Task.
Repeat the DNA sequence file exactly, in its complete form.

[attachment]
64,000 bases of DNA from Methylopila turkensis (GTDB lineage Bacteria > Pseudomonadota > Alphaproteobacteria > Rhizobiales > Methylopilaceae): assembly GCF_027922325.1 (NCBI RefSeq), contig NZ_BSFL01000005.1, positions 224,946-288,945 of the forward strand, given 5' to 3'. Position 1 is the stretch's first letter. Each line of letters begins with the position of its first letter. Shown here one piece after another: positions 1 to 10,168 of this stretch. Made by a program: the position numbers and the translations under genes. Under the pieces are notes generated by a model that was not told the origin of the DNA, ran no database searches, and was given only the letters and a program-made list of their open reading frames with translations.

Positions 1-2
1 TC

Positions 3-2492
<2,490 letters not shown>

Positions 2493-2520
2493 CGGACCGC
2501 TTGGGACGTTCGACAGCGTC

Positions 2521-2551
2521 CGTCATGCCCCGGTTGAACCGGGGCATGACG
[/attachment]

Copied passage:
64,000 bases of DNA from Methylopila turkensis (GTDB lineage Bacteria > Pseudomonadota > Alphaproteobacteria > Rhizobiales > Methylopilaceae): assembly GCF_027922325.1 (NCBI RefSeq), contig NZ_BSFL01000005.1, positions 224,946-288,945 of the forward strand, given 5' to 3'. Position 1 is the stretch's first letter. Each line of letters begins with the position of its first letter. Shown here one piece after another: positions 1 to 10,168 of this stretch. Made by a program: the position numbers and the translations under genes. Under the pieces are notes generated by a model that was not told the origin of the DNA, ran no database searches, and was given only the letters and a program-made list of their open reading frames with translations.

Positions 1-2
1 TC

Positions 3-2492
<2,490 letters not shown>

Positions 2493-2520
2493 CGGACCGC
2501 TTGGGACGTTCGACAGCGTC

Positions 2521-2551
2521 CGTCATGCCCCGGTTGAACCGGGGCATGACG